The rest of Saturday was spent getting familiar with Gaia code, squashing more bugs, etc. At some point the first patches were ready, and Francisco took to the stage again to show how the process for code reviewing a patch worked, also how to run tests, ensure the patch actually fixes what it is meant to fix, etc.
— GIF comedian (@supersole) November 1, 2014
There was pizza a bit after that, and everyone was done for the day.Sunday
We weren’t too sure as to how many people would show up on Sunday but we still got a sizeable amount of attendees! There were more patches sent and bugs squashed. And also two presentations:
Marcia Knous explained how the QA process worked:
— GIF comedian (@supersole) November 2, 2014
And Zac spoke about automated tests:
— GIF comedian (@supersole) November 2, 2014
This slide was really cool: Best practices for reporting Firefox OS bugs!
— GIF comedian (@supersole) November 2, 2014
Transcribing it for easier referencing:
Bugzilla Best Practices
Typically included in a Bug report:
– Build ID and Base version used
– ADB Logcat while issue has been reproduced
– Video of the issue if it helps illustrate the problem
– Screenshot of the issue if it helps illustrate the problem
– Is the issue 100% reproducible?
For being our first Bug Squash Party, it went way smoother than we expected! It was a really nice continuation to MozFest–there were at least two attendees who joined the party because they had got a Flame at MozFest.
Setting up the dev environment was the longest part and it was a bit of a tedious bore–I wonder what can be done to simplify that–, but once that part was done, it was quite easy for people to get started since they were web developers already.
My personal opinion is that the explicitness with the Code of Conduct worked quite well, and I can say this with confidence because pretty much everyone behaved really well and respectfully, whereas some people that came afterwards and hadn’t been through our house rules behaved in ways that could have been “better”. From being politer with us to treating the rest of attendees with a bit more of respect.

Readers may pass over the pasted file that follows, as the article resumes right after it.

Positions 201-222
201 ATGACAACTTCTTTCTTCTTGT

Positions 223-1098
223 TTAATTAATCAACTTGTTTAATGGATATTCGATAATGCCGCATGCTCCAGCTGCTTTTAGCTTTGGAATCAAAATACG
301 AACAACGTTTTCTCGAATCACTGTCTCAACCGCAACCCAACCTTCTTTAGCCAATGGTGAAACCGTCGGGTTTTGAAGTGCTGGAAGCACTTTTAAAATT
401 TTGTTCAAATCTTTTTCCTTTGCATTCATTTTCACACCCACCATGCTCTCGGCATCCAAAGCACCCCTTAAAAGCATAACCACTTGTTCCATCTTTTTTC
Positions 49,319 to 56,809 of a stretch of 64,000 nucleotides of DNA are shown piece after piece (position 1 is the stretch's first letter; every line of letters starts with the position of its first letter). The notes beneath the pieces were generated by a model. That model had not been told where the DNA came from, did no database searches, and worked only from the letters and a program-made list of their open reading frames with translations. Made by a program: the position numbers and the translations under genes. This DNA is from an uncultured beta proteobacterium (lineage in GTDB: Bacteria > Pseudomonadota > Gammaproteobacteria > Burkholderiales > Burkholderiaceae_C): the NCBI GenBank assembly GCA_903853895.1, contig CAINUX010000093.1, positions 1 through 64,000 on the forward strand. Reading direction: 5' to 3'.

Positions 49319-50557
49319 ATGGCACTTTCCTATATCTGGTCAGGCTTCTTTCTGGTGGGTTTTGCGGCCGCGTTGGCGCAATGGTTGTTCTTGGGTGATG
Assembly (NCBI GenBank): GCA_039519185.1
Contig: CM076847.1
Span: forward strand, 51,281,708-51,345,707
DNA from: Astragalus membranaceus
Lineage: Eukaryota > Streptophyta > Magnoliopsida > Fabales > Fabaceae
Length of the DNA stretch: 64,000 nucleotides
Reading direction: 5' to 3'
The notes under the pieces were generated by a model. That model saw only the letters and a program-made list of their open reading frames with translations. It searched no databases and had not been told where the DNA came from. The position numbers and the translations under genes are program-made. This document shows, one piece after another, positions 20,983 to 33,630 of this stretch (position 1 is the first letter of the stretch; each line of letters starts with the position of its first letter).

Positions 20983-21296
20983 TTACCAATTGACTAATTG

We were also thinking that perhaps we should not let latecomers in, as they made us stop and start from the beginning to bring them up to speed, this being more of a workshop than a conference.
Finally, I’m sad to report that two of the test phones that we generously lent to attendees went missing. Maybe we’ll have to be less generous and trusting and ask for a proof of ID to be left with us in exchange for testing hardware. I would like to stress the point that these phones are work tools and stealing them prevents people from doing their work, and you should feel super bad for doing so, whomever you were.
Its been a while since I last blogged about “remoties”, but it continues to be a very popular topic! In addition to Twilio in February, I’ve given presentations at Automattic (best known for WordPress), RiotGames (twice) and Haas, UCBerkeley (twice), as well as smaller private discussions with several other companies.
You can get the slides in PDF format by clicking on the thumbnail of the first slide. (I’m happy to share the original very large keynote file, just let me know and we’ll figure out a way to share without hammering my poor website.)
Remoties are clearly something that people care deeply about. Geo-distributed teams are becoming more commonplace, and yet the challenges continue to be very real. The interest before each presentation is cautiously high, while the Q+A discussions during/afterwards are very engaged and lively. Every time, I find myself tweaking, honing and refining the presentation again and again… yet, the core principles remain the same:
- remoties / geo-distributed teams can be very effective, and can be sustained over time.
- remoties != compromise. In fact, a geo-distributed team means you can hire best-available, not “just” best-willing-to-relocate.
- easy to use, cheap, technologies work just fine if used correctly (maybe even better then expensive systems?)
- crisp, careful organization of human processes is essential
- in a geo-distributed team, *everyone* is a remotie, even people who happen to sit in an office. If you are remote from someone else, that makes you *both* remoties. Hence the working title “we are ALL remoties”.
Given how this topic impacts people’s jobs, and their lives, I’m not surprised by the passionate responses, and each time, the lively discussions encourage me to keep talking about this. As always, if you have any questions, suggestions or good/bad stories about working in a remote or geo-distributed teams, please let me know – I’d love to hear them.
ps: I noticed in my website logs that a lot of people were still downloading my original remoties slides, first posted in apr2012, even though I’d posted multiple revisions of the slides since. So, I’ve gone back and updated my earlier “remoties” blog posts to all point to these latest-and-greatest slides.